Something Daily

Inspired by Seth Godin, I recently attempted a daily writing project. I committed to write one blog post every day, indefinitely.

Here are my reflections.

Writing takes time. Not the actual typing – that part is easy. But finding inspiration everyday is a serious commitment. It can take hours, and it can't be forced.

Sometimes opening yourself up to inspiration means sitting in a café reading a magazine, or going for a stroll through the park, or reading a book. Let's be real: I have a family and a job, I don't have time to wistfully wait in the bath for my eureka! moment every single day.

After a few months, I gave up. And when I gave up… I really gave up. I didn't write again until… well, now.

I've realised that, at least for me (and maybe for you, too?), trying to force a daily routine isn't the best way of falling in love with a habit or practice. I advocate for a different approach. Let's call it…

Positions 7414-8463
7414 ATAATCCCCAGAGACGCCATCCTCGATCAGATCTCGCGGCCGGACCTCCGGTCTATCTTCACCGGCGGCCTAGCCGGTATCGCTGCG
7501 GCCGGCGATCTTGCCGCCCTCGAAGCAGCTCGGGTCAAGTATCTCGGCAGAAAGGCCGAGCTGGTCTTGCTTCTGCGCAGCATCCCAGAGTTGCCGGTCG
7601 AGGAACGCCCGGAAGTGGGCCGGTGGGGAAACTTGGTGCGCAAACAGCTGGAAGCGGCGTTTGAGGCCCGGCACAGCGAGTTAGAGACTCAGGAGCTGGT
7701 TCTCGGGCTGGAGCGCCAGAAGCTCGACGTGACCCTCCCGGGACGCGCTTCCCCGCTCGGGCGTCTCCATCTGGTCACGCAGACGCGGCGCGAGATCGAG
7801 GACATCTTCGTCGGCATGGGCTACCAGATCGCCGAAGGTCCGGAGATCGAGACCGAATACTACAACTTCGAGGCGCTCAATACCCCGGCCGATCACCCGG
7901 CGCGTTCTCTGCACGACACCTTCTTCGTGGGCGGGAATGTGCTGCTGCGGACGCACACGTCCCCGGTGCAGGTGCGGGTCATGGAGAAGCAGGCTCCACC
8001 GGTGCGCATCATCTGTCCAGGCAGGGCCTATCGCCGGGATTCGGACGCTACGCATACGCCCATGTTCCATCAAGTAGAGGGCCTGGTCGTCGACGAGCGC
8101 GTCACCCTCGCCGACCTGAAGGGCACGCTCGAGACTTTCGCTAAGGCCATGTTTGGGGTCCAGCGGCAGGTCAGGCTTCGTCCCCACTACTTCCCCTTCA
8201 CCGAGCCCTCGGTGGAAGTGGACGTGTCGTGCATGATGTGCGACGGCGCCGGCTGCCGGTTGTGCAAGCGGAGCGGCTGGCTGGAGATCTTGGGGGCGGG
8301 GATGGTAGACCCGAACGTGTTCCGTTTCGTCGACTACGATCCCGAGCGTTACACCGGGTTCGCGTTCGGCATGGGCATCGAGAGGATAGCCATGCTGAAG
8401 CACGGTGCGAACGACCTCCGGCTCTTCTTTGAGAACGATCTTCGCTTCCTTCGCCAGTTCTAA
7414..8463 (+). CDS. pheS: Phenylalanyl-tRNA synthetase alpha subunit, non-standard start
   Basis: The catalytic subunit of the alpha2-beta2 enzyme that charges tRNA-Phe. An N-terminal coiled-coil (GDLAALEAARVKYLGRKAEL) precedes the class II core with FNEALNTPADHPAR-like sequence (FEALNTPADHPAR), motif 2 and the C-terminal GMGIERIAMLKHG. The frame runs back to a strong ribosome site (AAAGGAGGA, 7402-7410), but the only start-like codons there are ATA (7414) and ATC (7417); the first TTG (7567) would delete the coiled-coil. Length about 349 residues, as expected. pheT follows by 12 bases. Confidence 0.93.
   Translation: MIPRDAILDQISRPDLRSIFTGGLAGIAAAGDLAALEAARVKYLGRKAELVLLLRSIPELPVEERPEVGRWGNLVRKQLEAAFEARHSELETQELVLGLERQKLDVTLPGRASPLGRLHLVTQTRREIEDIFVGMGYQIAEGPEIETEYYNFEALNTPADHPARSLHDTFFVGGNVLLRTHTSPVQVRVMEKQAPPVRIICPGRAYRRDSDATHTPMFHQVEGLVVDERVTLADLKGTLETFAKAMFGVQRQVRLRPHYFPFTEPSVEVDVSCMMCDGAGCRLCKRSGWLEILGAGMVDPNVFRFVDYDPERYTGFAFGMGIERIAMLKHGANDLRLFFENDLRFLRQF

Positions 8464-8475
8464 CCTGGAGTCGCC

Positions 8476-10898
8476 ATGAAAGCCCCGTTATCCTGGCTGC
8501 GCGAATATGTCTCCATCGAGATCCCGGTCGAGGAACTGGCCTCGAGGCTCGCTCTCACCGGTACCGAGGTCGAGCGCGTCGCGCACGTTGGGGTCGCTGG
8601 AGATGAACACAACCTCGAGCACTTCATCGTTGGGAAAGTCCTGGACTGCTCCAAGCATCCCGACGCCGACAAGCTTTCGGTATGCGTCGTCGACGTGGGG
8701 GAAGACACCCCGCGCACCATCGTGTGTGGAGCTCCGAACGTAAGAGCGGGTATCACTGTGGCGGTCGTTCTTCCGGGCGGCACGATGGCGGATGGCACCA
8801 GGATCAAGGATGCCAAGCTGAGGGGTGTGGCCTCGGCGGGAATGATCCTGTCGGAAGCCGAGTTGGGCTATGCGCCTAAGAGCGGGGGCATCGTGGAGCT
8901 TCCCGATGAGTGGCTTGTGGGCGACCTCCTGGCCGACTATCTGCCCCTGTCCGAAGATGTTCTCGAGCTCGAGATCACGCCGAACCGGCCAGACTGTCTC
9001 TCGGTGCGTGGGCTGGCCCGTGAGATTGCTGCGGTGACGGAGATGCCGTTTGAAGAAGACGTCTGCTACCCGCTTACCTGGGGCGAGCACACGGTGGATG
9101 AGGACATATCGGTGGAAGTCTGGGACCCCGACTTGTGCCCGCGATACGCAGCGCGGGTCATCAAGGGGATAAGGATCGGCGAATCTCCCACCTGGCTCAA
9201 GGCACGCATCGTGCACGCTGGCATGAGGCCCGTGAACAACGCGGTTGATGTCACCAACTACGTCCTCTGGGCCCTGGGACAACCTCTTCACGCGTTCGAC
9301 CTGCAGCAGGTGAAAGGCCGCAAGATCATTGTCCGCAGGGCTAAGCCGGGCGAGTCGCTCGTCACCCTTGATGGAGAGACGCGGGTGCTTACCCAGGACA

No Pressure Weekday Habits

I'll illustrate this habit-building technique with an example: Meditation. I love meditation, but I haven't always. At first, I only loved the idea of meditation, the practice took some getting used to.

All the books I read told me that it was vital that I meditate every single day for the first 3 months (a common trope among daily habit pushers). Other books told me to start with just 5 minutes a day (or write only 1–2 sentences, or run for only 1km).

That wasn't working. So instead, I decided to commit to the following:

Meditate for at least 30 minutes, but only on weekdays, and only if I feel like it.

In the end, I found that my intuition here worked wonderfully. It was the pressure of not missing a day which caused me to give up. It was the triviality of "small habits", that caused me to give it away. Now, I often happily meditate for 20—30 minutes, and I do so most days.

So, back to writing.

After a few days of writing every day, I started feeling stressed, worried, and overworked. Worse – the short posts were often uninspired or forced. That's not the sort of writer I want to be.

Instead, I'll be the writer who taps out a decent chunk of valuable content every single day.

But only on weekdays, and only if I feel like it.

Author: Luke Carbis

Luke is learning to trust his intuition, value Practice over Theory, and write.